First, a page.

The Atlantic 10 was bound to have a hard time duplicating the success of the 2013-14 season, and that is exactly what happened. That reality is much less an indictment of the conference in 2014-15 than it is a reminder of how historically good the preceding season was. In the end, the results show a mixed bag of promise and concern for the conference heading into next season.
Davidson joined the conference and showed they have much more going for them than being the school that produced NBA MVP Stephen Curry. The Wildcats came seemingly out of nowhere to win the regular season title outright. Besides the fact that they were coming from the Southern Conference, they played a very soft non-conference schedule, so they weren’t exactly projected to make a grand entrance into the conference. But they kept on winning, having gained confidence with their non-conference wins. They were one of three teams to reach the NCAA Tournament, but the conference’s streak of seven straight years with at least one team in the Sweet 16 was snapped.
Dayton’s start was a mixed bag, but the Flyers turned a corner as soon as they dismissed Jalen Robinson and Devon Scott from the program following their arrest. While both were talented, and booting them left the Flyers without much size or depth, they won with who they had. They immediately went on an eight-game winning streak and never lost consecutive games the rest of the way.
Rhode Island grew up into a contender this season. They were in the race for the top for much of the season, and did a great job of not letting a tough loss or two early on slow them down. That, as much as anything, showed the growth of what was still a fairly young team. They were in the NIT this season, but they’re certainly aiming for the NCAA Tournament next season and there’s no reason to think they won’t be contending for a bid.
Besides that, VCU had a great run through non-conference play and started out well in conference. Then a terrible knee injury to Briante Weber changed everything. We will never know what the Rams might have done had this not happened, or had Treveon Graham not had to miss a few conference games with a bum ankle. Shaka Smart and his staff did a terrific job of getting the team to regroup and re-assert itself down the stretch, then win the conference tournament. It’s easy to forget that this was still a fairly young team, mainly because Weber and Graham meant so much to this team.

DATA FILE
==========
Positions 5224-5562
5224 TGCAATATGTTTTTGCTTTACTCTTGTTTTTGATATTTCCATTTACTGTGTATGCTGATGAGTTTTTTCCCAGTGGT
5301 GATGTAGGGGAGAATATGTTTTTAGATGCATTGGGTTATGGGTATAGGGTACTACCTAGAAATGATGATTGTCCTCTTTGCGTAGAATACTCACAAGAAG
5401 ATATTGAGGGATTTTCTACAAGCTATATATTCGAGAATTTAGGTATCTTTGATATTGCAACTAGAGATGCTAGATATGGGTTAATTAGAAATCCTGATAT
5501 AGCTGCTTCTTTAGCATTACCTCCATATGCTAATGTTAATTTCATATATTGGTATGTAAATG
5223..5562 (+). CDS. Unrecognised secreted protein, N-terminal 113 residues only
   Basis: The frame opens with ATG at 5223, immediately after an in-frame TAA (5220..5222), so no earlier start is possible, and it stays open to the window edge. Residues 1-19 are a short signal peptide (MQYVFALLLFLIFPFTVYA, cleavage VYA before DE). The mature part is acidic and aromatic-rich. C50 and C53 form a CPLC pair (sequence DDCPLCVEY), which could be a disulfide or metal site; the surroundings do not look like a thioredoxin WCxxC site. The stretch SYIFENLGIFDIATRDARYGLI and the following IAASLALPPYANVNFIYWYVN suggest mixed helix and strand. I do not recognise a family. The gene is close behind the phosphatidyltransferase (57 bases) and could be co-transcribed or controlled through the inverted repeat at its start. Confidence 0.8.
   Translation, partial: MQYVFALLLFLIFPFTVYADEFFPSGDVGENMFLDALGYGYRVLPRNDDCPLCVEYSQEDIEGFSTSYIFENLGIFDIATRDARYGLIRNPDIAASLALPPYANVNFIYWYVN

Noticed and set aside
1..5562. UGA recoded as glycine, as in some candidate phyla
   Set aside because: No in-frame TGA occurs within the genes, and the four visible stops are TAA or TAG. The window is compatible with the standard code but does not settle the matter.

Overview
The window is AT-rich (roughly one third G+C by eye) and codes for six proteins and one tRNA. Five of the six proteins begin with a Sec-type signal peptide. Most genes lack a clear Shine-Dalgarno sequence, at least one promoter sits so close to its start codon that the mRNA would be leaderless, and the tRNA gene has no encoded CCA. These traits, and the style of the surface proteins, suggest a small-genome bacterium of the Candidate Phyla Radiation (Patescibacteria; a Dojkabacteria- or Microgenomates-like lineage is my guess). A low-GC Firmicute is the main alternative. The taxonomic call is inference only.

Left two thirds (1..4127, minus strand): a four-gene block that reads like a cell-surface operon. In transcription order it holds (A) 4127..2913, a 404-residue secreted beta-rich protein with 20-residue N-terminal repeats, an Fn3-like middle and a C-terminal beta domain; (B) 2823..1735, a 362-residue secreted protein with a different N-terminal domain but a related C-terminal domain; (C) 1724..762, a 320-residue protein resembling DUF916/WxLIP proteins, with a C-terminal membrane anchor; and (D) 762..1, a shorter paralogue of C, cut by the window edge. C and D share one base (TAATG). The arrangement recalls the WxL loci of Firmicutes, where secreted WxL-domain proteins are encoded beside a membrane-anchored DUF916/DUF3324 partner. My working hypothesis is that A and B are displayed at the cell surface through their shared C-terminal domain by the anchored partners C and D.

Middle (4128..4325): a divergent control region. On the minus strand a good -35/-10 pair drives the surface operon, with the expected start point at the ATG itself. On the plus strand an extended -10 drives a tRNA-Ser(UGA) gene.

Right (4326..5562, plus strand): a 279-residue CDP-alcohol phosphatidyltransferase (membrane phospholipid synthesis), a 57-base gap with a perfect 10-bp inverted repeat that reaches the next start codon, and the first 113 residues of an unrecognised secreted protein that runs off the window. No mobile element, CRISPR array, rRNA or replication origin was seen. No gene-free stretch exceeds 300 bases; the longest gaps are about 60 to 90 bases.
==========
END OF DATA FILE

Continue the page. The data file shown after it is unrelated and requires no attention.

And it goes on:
Last, but not least, there is Richmond. The Spiders have constantly been under the radar, and that was definitely the case this season. When they were announced as one of the last four teams out of the NCAA Tournament, and as such one of the top seeds in the NIT, some were surprised because they weren’t getting a lot of mention as a bubble team. They beat VCU twice in the regular season, including a double overtime thriller at the Robins Center in late February. They have become one of the steadiest programs in the conference.
There were down sides, though. UMass could never really get much momentum this season, though they showed some life in February. George Washington won the Diamond Head Classic, beating Wichita State in the final, but depth was at a premium all year and the Colonials hit the skids once they reached the toughest part of the schedule a few weeks into conference play. Saint Joseph’s, last year’s tournament champion, had a rebuilding year.
The bottom of the conference included a team that was both likely and unlikely to be there at the same time: Saint Louis. A year ago, the Billikens had a terrific run and were perhaps the best team no one was talking about. This year’s team was missing a great deal of production and experience from that team, however, and the fall was precipitous – right to the bottom. Meanwhile, Duquesne and Fordham are still fighting an uphill battle to climb towards the first division, while George Mason hit rock bottom.